Seán was a man of the highest integrity and dignity and he had the unusual distinction of being a politician about whom an unkind word could not be said. He had friends across the political spectrum. He was a great colleague and a person in whom a young politician, such as myself in the early 1980s, could confide. His advice was sought by politicians of all affiliations, particularly at county council level. He was an excellent member of Westmeath County Council to which he was first elected in 1967. His impartiality and fairness was clearly demonstrated when he held the position of chairman of Westmeath County Council.

Senator Fallon was a sincere friend who served his party, Fianna Fáil, all his life with great loyalty. He was also an excellent listener to the views expressed by politicians of the other political parties. His popularity at local level was reflected in his return at each election to Westmeath County Council and Athlone Urban District Council since 1967.

He was a wily campaigner on the Seanad election trail which is the toughest political campaign trail of all. He always said his greatest honour was his unanimous election as Cathaoirleach of the Seanad which also made him a member of the Council of State. He was an extremely able and efficient Cathaoirleach and had great respect for all the Members of the House, as they had for him. This was eloquently expressed this morning in the tributes paid to him in the Seanad. He had unending courtesy and charm.

As a member of the Midland Health Board, Seán Fallon made excellent contributions to the development of the health schemes in the midland region and he subscribed to the importance of the principle that people are the most important. He had a wonderful sense of humour and exuded great personal warmth. As has already been stated, he was a brilliant sportsman who excelled at both athletics and Gaelic football. Like me, he was a great follower of Gaelic games in County Westmeath and he proudly captained the Westmeath minor football team. He was a frequent visitor to Shelbourne Park and Mullingar greyhound track. Recently, he gave me some invaluable advice on the purchase of a greyhound pup which I was contemplating. He had a wealth of information both at political and sporting level which he frequently proffered. As my colleagues said, we often met him at Kilbeggan races and the latest "hot" information would be exchanged about the likely winners. He would later tell us about the impact which the ground had on the certainty he had given us.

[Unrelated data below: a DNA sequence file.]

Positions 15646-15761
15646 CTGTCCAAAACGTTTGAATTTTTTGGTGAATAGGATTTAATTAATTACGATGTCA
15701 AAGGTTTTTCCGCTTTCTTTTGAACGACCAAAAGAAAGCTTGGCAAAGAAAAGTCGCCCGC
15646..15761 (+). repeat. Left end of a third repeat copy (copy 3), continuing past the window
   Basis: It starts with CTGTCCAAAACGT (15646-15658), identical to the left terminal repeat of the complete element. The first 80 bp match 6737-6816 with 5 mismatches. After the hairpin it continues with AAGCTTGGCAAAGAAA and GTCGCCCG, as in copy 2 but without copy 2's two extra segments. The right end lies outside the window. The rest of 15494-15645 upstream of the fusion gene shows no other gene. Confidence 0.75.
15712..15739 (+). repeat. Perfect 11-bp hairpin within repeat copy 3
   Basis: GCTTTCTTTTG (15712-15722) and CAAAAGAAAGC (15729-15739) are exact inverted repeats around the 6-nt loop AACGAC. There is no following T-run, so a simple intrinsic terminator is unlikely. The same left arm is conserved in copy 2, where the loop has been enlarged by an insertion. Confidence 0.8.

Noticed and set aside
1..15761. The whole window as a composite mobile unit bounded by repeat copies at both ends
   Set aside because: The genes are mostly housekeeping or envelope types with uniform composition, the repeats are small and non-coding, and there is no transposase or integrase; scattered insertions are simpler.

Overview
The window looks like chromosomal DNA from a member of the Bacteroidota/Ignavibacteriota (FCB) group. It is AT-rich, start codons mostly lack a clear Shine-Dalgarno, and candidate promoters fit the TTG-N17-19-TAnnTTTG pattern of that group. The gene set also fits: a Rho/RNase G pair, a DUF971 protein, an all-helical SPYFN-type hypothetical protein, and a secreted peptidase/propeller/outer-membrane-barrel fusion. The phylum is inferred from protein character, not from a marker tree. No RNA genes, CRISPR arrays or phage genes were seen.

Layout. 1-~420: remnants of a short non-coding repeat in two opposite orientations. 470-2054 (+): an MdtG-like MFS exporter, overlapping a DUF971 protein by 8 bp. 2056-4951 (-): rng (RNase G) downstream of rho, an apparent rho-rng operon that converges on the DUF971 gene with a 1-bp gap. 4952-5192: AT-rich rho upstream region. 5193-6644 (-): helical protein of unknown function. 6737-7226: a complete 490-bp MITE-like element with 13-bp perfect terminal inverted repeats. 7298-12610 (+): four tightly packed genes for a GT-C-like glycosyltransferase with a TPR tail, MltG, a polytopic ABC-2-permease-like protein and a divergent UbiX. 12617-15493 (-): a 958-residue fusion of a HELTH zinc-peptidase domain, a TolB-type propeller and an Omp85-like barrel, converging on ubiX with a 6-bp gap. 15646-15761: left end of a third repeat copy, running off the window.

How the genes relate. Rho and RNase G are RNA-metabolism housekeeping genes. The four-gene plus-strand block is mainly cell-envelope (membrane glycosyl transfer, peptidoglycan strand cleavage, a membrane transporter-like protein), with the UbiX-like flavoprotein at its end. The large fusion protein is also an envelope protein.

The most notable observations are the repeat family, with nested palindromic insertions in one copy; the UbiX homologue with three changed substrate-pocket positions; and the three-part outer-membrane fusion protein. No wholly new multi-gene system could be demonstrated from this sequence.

Fianna Fáil has lost a great ambassador and we have lost a valuable friend. As a member of the local authorities, Seanad Éireann, the Presidential Commission and the Council of State, he made a valuable contribution to the function of our political institutions. He was a true gentleman in every sense of the word and he carried the mantle of high office in a quiet and unassuming way. He represented the people of Athlone fearlessly for the past 28 years and they will miss him.

I extend my sincere and deepepst sympathy to his wife, Anne, his sons and daughter and his parliamentary colleagues in Fianna Fáil.

The death of Senator Seán Fallon is a terrible shock to the Members of this House and Seanad Éireann, but it is an even greater shock to his friends in Roscommon and Westmeath. As a young man Seán was a very fine athlete. He played minor football for Westmeath and later played basketball for Ireland. Though he excelled in sports his prowess in the political world was even greater. On behalf of the Independent Deputies, I extend my sincere sympathy to his widow and family. Go ndéanadh Dia trocaire ar a anam dílis.

I knew Seán Fallon for many years, for longer than most Members. I wish to extend my sympathy to his wife, family, friends and those he represented. He was a quiet and unassuming man but he had a steely disposition when matters of any real importance had to be decided. I appreciated Seán for what he was — a man of the highest integrity and honesty. We are all the poorer for his passing. May he rest in peace.

Members rose.